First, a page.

5 -- Does it have any new, useful features that I want or can make use of?
When someone is looking to switch to a competitor the things that they are interested in are
1 -- Does it do everything I need it to? Does it have all the features I want?
2 -- Will allow me to use my existing files?
3 -- Is it robust enough to be usable?
(Note: someone buying their first version of the work process or does something very similar to the person looking to switch from a competitor. The main difference is the competitor is something that is not a word processor. Another possibility is that this is the first time they have done anything that would require a word processor. In this case what they can do is ask people's advice and ask only question one.)
The barrier to go from version 1 to version 2 of an existing product is almost always lower than to switch to a competitor. The reason for this is because upgrading an existing version tends to be a drop-in replacement. So long as you're version 2 is a drop-in replacement of version 1 and doesn't do anything stupid like take away existing feature or make things that used to works just fine in the previous version now not work due to bugs, people will always upgrade.
If the barrier from version 1 to version 2 is high then the mask used by consumers to decide whether or not to upgrade becomes progressively more similar to the math they use in order to decide whether or not to switch to a competing product. If version 1 and version 2 are different in ways that matter to the consumer than the decision to upgrade or not becomes indiscernible from a decision to switch to a competitor.
The opposite is also true. If a competitor comes out with a product that is a drop-in replacement to an existing product but with more features, fewer bugs, fully compatible and a streamlined workflow that consumer is more likely to see a competing product in terms of an upgrade to their existing product. If you have such a product, all you need to do is wait for your competitor annoying their user base enough and you are practically guaranteed that your market share will increase (assuming you are known as an competitor).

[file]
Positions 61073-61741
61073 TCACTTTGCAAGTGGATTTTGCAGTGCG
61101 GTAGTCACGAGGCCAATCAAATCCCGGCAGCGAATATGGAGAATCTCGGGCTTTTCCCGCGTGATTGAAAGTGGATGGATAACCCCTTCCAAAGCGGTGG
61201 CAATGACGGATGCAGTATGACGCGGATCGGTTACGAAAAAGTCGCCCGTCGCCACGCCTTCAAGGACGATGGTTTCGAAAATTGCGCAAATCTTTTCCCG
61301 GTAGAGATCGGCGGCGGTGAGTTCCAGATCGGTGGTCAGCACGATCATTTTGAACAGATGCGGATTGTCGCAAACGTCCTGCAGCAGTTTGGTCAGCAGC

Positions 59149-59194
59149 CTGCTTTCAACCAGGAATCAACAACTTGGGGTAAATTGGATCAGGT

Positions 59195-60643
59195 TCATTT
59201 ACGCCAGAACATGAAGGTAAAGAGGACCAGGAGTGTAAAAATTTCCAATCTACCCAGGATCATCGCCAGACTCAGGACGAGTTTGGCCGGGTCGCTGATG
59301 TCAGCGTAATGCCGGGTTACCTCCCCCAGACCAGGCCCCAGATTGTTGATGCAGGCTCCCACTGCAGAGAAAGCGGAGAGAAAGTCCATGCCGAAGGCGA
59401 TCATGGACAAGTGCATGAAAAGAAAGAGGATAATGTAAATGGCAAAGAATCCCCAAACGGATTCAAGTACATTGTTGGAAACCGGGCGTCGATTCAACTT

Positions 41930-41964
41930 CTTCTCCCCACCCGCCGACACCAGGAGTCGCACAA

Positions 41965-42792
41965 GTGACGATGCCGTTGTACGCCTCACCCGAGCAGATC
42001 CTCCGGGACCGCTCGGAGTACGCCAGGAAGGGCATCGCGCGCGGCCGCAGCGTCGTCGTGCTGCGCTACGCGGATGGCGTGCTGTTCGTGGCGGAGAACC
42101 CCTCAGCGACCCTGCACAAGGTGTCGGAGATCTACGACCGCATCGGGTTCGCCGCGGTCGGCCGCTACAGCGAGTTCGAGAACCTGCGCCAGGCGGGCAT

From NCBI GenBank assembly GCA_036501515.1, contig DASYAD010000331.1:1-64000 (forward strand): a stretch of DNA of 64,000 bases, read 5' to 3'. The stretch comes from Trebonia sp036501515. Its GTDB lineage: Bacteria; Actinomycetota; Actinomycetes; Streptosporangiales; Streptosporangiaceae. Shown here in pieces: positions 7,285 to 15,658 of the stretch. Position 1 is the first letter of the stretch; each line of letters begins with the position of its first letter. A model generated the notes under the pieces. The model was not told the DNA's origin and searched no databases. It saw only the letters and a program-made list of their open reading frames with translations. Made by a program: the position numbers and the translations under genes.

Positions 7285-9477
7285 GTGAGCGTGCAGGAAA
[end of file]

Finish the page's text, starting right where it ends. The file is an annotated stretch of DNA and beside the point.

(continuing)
Over the lifetime of a product the calculus of whether or not to invest developer time in a new feature or refinement of a good and existing feature slowly changes. When a market is new the overwhelming drive should be to add new features and to try to grab as much market share as possible by adding the features required by each segment of the marketplace. As the product matures it will have enough features for every segment of the marketplace. When that happens the competition becomes more about refinement to those features and about the features themselves.
This switch from competing on features to competing on the refinement of those features can occur very rapidly. As soon as a segment of the market (a niche, if you will) is satisfied with a given feature set they will tend to start to switch their purchasing decisions to be based more on refinements over features. It's not always obvious what the niche is our because nieces are dependent on feature sets rather than any other kind of categorization.